Mar 15, 2016 Music
There’s nothing quite as big, memorable or horrible as “Chandelier”, the hit from her last album, 1000 Forms of Fear, but the 40-year-old (whose shtick is never showing her own, unmodified face on artwork or videos) has once again squeezed out a 12-song monstrosity that tramples all over sophisticated notions of acceptable aesthetics in a headlong rush to encapsulate the most irritating mannerisms of modern pop: choruses so over-the-top that they soon become as tedious as the explosions in an action movie, lyric constructs that are as tired as Rip Van Winkle (“I’m a house on fire/I wanna get burning”, anyone?)
The tragedy of this is that if you take away the histrionics, her over-emphasised tendency to enunciate like she’s got a mouth jammed full of bubblegum, and songs that are clearly designed to order, there’s actually talent here. The hip-hop hybrid “Sweet Design” hints that this could have been a very different album, and it’s obvious she can out-sing and out-write many of her more glittering contemporaries. But you know, it’s only acting.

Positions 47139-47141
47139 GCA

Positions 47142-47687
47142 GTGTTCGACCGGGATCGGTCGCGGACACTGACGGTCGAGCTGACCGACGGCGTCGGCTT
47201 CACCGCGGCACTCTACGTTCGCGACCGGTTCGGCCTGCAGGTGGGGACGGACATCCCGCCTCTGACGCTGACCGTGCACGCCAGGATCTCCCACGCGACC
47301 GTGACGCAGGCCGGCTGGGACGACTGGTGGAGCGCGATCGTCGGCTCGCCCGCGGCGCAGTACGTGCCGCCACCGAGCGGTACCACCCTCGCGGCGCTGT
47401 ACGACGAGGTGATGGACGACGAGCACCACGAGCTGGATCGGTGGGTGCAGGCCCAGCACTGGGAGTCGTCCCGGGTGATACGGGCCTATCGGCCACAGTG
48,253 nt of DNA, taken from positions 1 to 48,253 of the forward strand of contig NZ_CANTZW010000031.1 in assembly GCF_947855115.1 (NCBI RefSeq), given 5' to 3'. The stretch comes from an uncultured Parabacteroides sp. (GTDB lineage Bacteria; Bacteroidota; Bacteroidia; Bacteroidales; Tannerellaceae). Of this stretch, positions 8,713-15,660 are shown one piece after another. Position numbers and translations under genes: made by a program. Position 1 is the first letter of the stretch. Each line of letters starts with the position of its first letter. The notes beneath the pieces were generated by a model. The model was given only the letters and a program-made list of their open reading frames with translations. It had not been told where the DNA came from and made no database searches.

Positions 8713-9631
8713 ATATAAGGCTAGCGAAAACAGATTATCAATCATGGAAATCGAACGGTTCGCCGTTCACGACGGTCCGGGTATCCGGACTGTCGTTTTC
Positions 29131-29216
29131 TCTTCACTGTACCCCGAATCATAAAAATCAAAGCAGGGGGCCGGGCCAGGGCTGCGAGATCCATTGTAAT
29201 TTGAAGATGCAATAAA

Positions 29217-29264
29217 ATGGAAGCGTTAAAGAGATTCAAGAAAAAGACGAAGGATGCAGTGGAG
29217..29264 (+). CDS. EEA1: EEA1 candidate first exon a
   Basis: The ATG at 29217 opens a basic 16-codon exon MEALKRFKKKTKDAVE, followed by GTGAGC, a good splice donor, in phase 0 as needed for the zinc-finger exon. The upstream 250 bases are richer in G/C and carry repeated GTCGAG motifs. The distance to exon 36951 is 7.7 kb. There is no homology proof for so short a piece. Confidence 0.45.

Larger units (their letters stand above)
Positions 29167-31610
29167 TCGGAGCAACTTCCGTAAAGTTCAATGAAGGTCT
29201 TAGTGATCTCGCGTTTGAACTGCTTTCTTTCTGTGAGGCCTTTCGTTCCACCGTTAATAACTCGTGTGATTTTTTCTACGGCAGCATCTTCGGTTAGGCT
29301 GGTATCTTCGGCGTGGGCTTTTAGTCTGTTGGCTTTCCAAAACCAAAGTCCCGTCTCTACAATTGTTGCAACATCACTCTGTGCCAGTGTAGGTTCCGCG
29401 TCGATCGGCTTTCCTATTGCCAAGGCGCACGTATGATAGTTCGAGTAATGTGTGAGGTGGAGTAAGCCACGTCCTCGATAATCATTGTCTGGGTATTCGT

If this album has you bellowing along on its power choruses, you could try Rihanna’s Anti.